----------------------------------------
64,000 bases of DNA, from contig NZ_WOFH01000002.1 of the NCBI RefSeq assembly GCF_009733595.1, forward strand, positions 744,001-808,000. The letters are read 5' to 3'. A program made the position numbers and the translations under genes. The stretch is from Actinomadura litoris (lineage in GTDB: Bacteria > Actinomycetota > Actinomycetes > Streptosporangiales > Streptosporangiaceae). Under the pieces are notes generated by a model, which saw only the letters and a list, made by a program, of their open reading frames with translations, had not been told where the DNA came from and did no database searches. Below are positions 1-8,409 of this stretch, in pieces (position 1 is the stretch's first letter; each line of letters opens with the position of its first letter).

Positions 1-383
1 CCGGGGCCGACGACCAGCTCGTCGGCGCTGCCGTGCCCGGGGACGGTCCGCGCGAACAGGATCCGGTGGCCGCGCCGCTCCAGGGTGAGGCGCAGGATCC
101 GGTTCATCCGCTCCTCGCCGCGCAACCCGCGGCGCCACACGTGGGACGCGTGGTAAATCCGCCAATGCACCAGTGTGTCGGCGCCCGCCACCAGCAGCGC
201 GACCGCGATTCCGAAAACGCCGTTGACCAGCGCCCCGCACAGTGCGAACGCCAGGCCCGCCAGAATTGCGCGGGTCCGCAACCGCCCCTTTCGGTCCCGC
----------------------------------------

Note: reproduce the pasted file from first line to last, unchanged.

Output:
64,000 bases of DNA, from contig NZ_WOFH01000002.1 of the NCBI RefSeq assembly GCF_009733595.1, forward strand, positions 744,001-808,000. The letters are read 5' to 3'. A program made the position numbers and the translations under genes. The stretch is from Actinomadura litoris (lineage in GTDB: Bacteria > Actinomycetota > Actinomycetes > Streptosporangiales > Streptosporangiaceae). Under the pieces are notes generated by a model, which saw only the letters and a list, made by a program, of their open reading frames with translations, had not been told where the DNA came from and did no database searches. Below are positions 1-8,409 of this stretch, in pieces (position 1 is the stretch's first letter; each line of letters opens with the position of its first letter).

Positions 1-383
1 CCGGGGCCGACGACCAGCTCGTCGGCGCTGCCGTGCCCGGGGACGGTCCGCGCGAACAGGATCCGGTGGCCGCGCCGCTCCAGGGTGAGGCGCAGGATCC
101 GGTTCATCCGCTCCTCGCCGCGCAACCCGCGGCGCCACACGTGGGACGCGTGGTAAATCCGCCAATGCACCAGTGTGTCGGCGCCCGCCACCAGCAGCGC
201 GACCGCGATTCCGAAAACGCCGTTGACCAGCGCCCCGCACAGTGCGAACGCCAGGCCCGCCAGAATTGCGCGGGTCCGCAACCGCCCCTTTCGGTCCCGC